Copy best international practices to build a beautiful Nepal
Three ways to realize the vision:
1) Land and house pooling, including proper infrastructure planning.
2) Building straight and well-maintained roads.
3) Creating a conducive climate for foreign investment.
Many of my readers might expect me to talk about literature and its development in Nepal. But there are things above literature whose betterment could benefit most of the people.
Comfortable and sound living is a primary human need and should always be prioritized. Even for the development of arts and literature, there must be a proper environment. Hence my vision includes the scientific use of land, development of settlements, and urbanization. This can be done through land and house pooling.
In 2013, I had an opportunity to visit the US and observe their planning and museums. They are one of the most powerful and well-settled nations, so I wanted to know the secret behind their success. I was eager to understand their ground-level planning. I chose museums because there you can find the history of an entire country in one place.
If you want to know about any place, just visit their museums. When I visited Russia, Australia, and Europe, I also visited their museums. After studying their planning, I learned that the scientific use of land is important, which is something missing in Nepal.
Let’s compare Nepal to a private residential piece of land. To build a house there, first of all, we draw plans according to our needs and hire an engineer to finalize construction. We allocate space for a house, a garden, and a yard. A country needs the same level of planning. There should be scientific segregation of land so that specific plots are designated for residential areas, hospitals, shopping markets, schools, industries, airports, agriculture, and forests. We haven’t classified land in such a way, not even in a single municipality.
Land is a natural asset, then why should it be traded? Do we pay for sunlight or water or air? No, absolutely not. Then why pay for land? The problem is our land is not in the hands of our government. It is with the brokers. This nation is run by brokers.
I know no one will even think of doing it, but land and house pooling is necessary, and a gateway for planning and execution of scientific land division.
Look at Ratnapark to see how ugly our country has become. There is a park, a pond, a temple, a school, a hospital, a bus park, and a shopping complex at the same place. Is it beautiful? Is it scientific? Is it healthy? No. How can a student study in such chaos? How can a patient recuperate in that noise? How can a pedestrian walk in that rush? This is a worrying situation, but nobody cares.
Every part of Nepal has its own architectural designs. So, after the classification of land, there should be a specific way of building houses in residential areas according to the identity of the respective place. For example, in Humla, houses have three-stories: The top floor is called Swargalok (the place for stores and worship), the middle floor is Manusyalok (bedrooms, and kitchen), and the ground floor is Yamalok (as the ground floor is freezing in Humla, they keep their cattle there).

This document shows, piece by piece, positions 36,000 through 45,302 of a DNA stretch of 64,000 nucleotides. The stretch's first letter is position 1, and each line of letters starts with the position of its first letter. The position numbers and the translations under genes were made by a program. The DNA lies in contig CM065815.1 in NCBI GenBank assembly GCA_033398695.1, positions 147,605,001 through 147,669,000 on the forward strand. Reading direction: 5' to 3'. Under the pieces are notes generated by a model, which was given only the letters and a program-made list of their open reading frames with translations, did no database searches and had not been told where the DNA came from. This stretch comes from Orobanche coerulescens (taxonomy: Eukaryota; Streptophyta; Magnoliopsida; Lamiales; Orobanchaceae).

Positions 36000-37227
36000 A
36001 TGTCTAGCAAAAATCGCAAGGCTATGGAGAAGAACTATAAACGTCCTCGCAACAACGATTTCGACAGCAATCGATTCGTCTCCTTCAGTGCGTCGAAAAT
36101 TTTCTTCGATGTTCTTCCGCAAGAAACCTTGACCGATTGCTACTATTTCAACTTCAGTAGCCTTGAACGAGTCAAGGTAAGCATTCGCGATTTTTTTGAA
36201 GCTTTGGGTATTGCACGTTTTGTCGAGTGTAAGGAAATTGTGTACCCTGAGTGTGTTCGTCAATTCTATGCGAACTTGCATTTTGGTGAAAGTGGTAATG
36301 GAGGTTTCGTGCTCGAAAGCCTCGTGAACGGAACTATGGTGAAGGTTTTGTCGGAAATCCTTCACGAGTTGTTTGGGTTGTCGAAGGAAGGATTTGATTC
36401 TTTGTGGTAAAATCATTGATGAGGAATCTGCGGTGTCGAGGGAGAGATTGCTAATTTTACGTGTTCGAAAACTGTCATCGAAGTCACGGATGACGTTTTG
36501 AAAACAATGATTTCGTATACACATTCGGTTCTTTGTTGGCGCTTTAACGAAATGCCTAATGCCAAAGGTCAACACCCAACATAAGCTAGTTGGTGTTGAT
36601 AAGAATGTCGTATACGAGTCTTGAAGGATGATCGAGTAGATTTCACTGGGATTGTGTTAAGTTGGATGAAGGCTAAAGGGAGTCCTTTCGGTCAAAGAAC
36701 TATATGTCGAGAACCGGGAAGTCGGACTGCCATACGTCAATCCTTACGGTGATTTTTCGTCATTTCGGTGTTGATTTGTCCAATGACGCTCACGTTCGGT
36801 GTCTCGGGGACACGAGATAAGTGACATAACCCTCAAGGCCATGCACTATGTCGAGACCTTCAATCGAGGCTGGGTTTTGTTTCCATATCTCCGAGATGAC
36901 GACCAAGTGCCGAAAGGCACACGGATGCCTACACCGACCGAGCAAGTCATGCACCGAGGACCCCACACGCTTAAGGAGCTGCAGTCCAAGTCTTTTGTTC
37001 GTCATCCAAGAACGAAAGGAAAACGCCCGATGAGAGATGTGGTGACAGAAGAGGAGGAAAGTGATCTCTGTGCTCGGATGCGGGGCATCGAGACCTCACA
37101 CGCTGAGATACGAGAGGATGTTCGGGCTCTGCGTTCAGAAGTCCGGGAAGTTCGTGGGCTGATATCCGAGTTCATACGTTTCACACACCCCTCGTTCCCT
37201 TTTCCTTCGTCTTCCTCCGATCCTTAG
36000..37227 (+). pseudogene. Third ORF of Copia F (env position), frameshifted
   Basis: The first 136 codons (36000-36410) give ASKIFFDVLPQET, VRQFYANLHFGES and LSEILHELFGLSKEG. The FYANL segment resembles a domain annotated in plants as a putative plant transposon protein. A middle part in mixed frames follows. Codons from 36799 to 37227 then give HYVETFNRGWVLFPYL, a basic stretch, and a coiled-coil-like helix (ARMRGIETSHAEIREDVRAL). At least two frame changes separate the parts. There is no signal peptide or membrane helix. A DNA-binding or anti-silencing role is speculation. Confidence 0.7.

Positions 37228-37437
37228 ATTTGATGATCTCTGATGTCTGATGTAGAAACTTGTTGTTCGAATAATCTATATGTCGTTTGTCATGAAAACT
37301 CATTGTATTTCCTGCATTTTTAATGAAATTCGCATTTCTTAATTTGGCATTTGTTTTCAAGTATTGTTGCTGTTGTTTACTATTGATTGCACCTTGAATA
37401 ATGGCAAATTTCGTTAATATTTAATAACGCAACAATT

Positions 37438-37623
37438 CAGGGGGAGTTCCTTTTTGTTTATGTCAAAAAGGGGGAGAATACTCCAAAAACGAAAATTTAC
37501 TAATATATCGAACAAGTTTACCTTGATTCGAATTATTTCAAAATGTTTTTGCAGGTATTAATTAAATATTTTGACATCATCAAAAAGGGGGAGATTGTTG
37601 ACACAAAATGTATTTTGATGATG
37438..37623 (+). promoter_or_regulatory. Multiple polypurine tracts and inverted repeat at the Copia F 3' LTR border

These things are part of our culture, and they should be immortalized. If we do not preserve such styles, our identity would be confined to history books. In Europe, you find traditional structures outside homes but it’s all modern inside. We can do the same. Else, why would tourists visit Nepal? We have nothing unique and attractive.
The next important thing is the road. Nepal is a small country with an average length of 193 km from north to south and 885 km east to west. Yet, half of the life of each Nepali is spent on buses. One would be able to live in Kathmandu and work in Pokhara or Chitwan if our roads were straight. Time is a valuable thing, but we spend it on useless things. South Korea, for five straight years, worked only on straight roads because they knew roads are the key to development. Break or drill through whatever comes between, but make the roads straight.
We cannot do all these things on our own—we don’t have the financial and scientific resources. So, we have to hire planners and engineers from abroad. Besides, we have to look for international investors. I am sure it won't be hard because Nepal is a land of possibilities and everyone wants to invest here. Even though our situation right now is bad, many foreign investors are investing here, and if we want to make things better, they would help us for sure.
Lastly, what I want to say is, my vision is not difficult to realize. It only needs the government to be interested. Does any citizen want Nepal to look bad? No. If the government comes with a concrete plan, everyone will play their part. Just look at developed nations, copy their ideas and adapt them to our historic taste, and we will regain our beautiful Nepal.
A quote you live by.
I have many but for now, I would say “Humans should try to be good, not great” by BP Koirala.
Who are your three favorite fiction writers in Nepal?
1. BP Koirala 2. Diamond Shumsher Rana 3. Guru Prasad Mainali
What would you have been if not a writer?
If there was a better environment for everyone, I would have chosen to be in politics. I draw sketches and paint. So I could also have been a professional painter.